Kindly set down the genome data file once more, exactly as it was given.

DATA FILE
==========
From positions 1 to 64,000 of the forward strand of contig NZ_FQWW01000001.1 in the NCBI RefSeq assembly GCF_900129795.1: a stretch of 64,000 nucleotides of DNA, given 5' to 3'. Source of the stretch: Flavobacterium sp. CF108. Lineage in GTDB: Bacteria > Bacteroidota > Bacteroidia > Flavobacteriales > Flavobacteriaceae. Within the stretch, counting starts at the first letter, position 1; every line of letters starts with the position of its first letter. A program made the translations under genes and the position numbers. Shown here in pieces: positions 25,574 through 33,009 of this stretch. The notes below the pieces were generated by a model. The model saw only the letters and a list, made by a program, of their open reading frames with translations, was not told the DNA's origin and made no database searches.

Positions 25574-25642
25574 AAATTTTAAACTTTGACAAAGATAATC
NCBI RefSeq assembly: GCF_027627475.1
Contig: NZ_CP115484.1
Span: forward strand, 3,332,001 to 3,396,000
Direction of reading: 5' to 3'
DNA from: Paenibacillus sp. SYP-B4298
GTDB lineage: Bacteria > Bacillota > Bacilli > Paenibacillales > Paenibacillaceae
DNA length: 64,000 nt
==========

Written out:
From positions 1 to 64,000 of the forward strand of contig NZ_FQWW01000001.1 in the NCBI RefSeq assembly GCF_900129795.1: a stretch of 64,000 nucleotides of DNA, given 5' to 3'. Source of the stretch: Flavobacterium sp. CF108. Lineage in GTDB: Bacteria > Bacteroidota > Bacteroidia > Flavobacteriales > Flavobacteriaceae. Within the stretch, counting starts at the first letter, position 1; every line of letters starts with the position of its first letter. A program made the translations under genes and the position numbers. Shown here in pieces: positions 25,574 through 33,009 of this stretch. The notes below the pieces were generated by a model. The model saw only the letters and a list, made by a program, of their open reading frames with translations, was not told the DNA's origin and made no database searches.

Positions 25574-25642
25574 AAATTTTAAACTTTGACAAAGATAATC
NCBI RefSeq assembly: GCF_027627475.1
Contig: NZ_CP115484.1
Span: forward strand, 3,332,001 to 3,396,000
Direction of reading: 5' to 3'
DNA from: Paenibacillus sp. SYP-B4298
GTDB lineage: Bacteria > Bacillota > Bacilli > Paenibacillales > Paenibacillaceae
DNA length: 64,000 nt